Z e t e o
Reading, Looking, Listening, . . . Questioning
Molly Renda, Water Glass, 2018

By William Eaton   I have proposed previously a first law of American literature, complete with a rider. The law: You are always going to come across one more, intriguing Emily Dickinson poem, ready to reward your attention. The rider: The poem may have something to do with sex. Vivian Pollak, a professor of literature […]

ZiR

Emily, in not so foreign tongues   The first law of American literature: Somewhere, somehow, in God only knows what language, you are always going to come across one more, intriguing—if not indeed great—Emily Dickinson poem. A poem that you have previously overlooked, or not even heard of. And yet, there it is, ready to […]

ZiR
Categories: Fritz Tucker, ZiR | Add a Comment

While reading Suketu Mehta’s Maximum City: Bombay Lost and Found, I came across a most thought-provoking passage on Bollywood, which applies to Hollywood as well. On pg. 348, Mehta writes (emphasis mine): Gangsters and whores all over the world have always been fascinated by the movies and vice versa; the movies are fundamentally transgressive. They are […]

ZiR
Categories: Essay | 2 Comments
RealDoll prosthetic device, leg, being repaired

By Walter Cummins   Second in a series   Last time I wrote of the relationship of various prosthetic devices to the people who wear them. This time my topic is humanoids. At first glance, they may seem to be very different subjects. Prosthetics often and humanoids always, however, do share roots in robotics and […]

Essay

One meets the most interesting people in the obituary pages of The New York Times. On Monday, July 13, 2015, for those of us who didn’t know him before by reputation or his 20 books, we learned about Charles Winick, a professor of anthropology and sociology. He taught at the Graduate Center of the City […]

ZiLL
Categories: William Eaton, ZiR | 1 Comment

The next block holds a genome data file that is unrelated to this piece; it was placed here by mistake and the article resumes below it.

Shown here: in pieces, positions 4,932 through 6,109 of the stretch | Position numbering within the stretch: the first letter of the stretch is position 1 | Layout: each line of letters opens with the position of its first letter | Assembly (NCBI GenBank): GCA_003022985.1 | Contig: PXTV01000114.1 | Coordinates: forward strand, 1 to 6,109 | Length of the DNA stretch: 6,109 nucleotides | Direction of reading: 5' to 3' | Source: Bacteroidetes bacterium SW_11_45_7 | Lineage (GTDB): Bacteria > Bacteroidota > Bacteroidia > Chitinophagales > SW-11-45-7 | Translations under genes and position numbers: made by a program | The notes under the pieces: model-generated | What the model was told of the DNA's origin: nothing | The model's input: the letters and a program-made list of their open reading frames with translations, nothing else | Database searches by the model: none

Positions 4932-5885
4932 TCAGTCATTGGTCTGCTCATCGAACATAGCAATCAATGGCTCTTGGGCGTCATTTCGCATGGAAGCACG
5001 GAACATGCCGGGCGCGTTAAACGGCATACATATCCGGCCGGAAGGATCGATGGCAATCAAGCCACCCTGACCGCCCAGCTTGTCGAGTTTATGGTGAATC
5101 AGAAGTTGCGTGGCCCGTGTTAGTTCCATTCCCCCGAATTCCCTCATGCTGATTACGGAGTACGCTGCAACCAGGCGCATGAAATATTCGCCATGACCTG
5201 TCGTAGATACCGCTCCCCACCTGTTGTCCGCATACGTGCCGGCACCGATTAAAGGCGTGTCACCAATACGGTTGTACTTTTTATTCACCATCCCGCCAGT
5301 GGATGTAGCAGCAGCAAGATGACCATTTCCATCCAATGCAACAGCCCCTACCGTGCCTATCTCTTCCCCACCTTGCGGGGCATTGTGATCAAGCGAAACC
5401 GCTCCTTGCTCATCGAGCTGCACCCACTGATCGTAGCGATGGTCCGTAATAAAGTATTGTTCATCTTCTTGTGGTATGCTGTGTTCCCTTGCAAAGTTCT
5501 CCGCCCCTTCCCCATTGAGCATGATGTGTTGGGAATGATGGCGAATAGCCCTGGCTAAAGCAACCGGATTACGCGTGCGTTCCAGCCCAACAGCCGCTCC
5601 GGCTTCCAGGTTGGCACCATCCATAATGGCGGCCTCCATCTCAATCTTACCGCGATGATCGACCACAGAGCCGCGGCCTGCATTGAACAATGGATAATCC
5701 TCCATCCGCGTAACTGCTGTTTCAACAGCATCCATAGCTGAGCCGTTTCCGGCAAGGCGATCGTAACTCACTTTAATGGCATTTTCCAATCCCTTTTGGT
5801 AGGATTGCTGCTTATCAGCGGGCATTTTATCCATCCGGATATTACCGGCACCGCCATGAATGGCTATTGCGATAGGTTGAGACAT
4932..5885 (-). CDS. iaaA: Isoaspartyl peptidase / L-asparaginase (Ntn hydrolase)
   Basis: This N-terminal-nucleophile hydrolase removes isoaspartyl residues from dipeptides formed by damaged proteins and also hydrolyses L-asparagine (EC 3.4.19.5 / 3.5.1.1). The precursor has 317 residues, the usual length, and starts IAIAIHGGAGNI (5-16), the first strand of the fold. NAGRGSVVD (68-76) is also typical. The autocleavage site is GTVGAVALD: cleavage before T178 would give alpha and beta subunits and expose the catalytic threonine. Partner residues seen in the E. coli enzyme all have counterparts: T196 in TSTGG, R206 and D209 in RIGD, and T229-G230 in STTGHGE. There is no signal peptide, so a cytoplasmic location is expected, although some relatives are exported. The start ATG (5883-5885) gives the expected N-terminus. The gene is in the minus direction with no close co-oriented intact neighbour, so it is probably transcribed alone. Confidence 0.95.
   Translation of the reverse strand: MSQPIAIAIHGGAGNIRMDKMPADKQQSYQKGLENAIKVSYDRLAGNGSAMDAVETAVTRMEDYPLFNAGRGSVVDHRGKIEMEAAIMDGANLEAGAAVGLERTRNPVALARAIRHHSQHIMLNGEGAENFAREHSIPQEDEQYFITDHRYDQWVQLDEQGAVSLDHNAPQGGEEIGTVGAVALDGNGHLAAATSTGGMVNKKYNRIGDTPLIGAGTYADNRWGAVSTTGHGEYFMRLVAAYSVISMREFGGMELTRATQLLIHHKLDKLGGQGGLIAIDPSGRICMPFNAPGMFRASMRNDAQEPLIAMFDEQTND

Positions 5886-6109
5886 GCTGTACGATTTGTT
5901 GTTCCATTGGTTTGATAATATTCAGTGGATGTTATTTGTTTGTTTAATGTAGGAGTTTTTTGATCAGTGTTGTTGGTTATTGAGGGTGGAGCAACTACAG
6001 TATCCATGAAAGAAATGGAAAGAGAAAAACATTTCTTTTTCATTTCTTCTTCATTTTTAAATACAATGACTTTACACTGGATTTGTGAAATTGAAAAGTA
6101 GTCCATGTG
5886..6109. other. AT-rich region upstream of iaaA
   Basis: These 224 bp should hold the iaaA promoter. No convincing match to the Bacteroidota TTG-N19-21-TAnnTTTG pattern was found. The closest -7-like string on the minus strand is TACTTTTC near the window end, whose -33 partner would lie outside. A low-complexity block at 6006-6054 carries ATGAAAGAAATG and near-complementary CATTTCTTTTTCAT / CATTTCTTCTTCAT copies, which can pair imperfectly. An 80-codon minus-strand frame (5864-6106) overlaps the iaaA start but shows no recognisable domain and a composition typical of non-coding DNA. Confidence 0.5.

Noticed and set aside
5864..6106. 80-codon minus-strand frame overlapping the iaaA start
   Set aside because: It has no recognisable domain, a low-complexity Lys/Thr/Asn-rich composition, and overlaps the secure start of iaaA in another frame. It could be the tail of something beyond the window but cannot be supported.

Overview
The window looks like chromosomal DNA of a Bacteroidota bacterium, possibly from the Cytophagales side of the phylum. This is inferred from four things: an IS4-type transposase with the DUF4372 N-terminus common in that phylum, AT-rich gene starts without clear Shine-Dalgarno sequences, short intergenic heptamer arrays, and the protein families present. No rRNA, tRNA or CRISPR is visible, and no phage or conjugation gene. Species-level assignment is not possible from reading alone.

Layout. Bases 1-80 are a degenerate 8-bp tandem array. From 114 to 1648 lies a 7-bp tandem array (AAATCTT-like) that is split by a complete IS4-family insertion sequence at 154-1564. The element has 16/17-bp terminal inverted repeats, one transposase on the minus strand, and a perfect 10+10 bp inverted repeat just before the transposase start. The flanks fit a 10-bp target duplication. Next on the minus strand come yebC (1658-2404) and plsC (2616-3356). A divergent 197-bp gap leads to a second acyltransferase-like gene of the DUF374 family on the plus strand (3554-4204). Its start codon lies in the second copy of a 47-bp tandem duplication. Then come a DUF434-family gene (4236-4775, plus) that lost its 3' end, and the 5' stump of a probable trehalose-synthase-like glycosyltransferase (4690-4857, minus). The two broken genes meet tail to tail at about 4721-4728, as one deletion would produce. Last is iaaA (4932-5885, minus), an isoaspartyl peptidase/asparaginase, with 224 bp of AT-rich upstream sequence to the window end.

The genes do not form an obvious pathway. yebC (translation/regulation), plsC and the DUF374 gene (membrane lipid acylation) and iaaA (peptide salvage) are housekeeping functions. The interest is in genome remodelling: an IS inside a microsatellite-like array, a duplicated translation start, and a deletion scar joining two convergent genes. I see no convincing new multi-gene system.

One Believe it or not, sex is a very important part of a relationship for many women, despite what we may say or what nonverbal messages we may send. From a female standpoint, I enjoy the intimacy. I enjoy knowing that I have that kind of power over another, that I can bring them to […]

ZiR

At the end of a nature-preserve cove, I saw in the water some dark, complex something. Two box-like shapes, attached to one another. An abandoned part of a car engine? Approaching a little closer, I saw that it was two midsized, black-backed turtles, one clamped on the back of the other. They were rolling in […]

ZiLL

Found at the Y, in a New York Times Magazine piece about Mary Cheever: According to him [the fiction writer John Cheever], their issues [marital conflicts] are myriad: He wants to have sex all the time, for example, and she wants to have sex almost none of the time. He acknowledges, in fairness to Mary, that he is […]

ZiR

              The prostitute is not, as feminists claim, the victim of men but rather their conqueror, an outlaw who controls the sexual channel between nature and culture. CAMILLE PAGLIA, Vamps and Tramps We say that slavery has vanished from European civilization, but this is not true. Slavery still exists, but […]

ZiR

Recent Comments

              The prostitute is not, as feminists claim, the victim of men but rather their conqueror, an outlaw who controls the sexual channel between nature and culture. CAMILLE PAGLIA, Vamps and Tramps We say that slavery has vanished from European civilization, but this is not true. Slavery still exists, but […]

ZiR

July 26, 2018

A point of information... This book was translated as "A Fortnight in the Wilderness" and included as Appendix 2 in "Democracy In America: Historical-Critical Edition", edited by Eduardo Nolla. There this amazing text can be read in full. It is worth comparing the translation by James Schleifer to your own. In particular, the rendering of "désert" to "wilderness" is most intriguing.

read more... join the conversation >

              The prostitute is not, as feminists claim, the victim of men but rather their conqueror, an outlaw who controls the sexual channel between nature and culture. CAMILLE PAGLIA, Vamps and Tramps We say that slavery has vanished from European civilization, but this is not true. Slavery still exists, but […]

ZiR

July 26, 2018

Thanks so much for this translation and excellent analysis.

read more... join the conversation >
Asano_Takeji-No_Series-Snow_at_Iwashimizu_Hachiman_Shrine_Kyoto

              The prostitute is not, as feminists claim, the victim of men but rather their conqueror, an outlaw who controls the sexual channel between nature and culture. CAMILLE PAGLIA, Vamps and Tramps We say that slavery has vanished from European civilization, but this is not true. Slavery still exists, but […]

ZiR

July 16, 2018

Thanks a lot, Steve. And, continuing the segue-ing, here's an old (and traditional) Gary Snyder poem I just came across yesterday: Seaman’s Ditty I’m wondering where you are now Married, or mad, or free: Wherever you are you’re likely glad, But memory troubles me. We could’ve had us children, We could’ve had a home— But you thought not, and I thought not, And these nine years we roam. Today I worked in the deep dark tanks, And climbed out to watch the sea: Gulls and salty waves pass by, And mountains of Araby. I’ve travelled the lonely oceans And wandered the...

read more... join the conversation >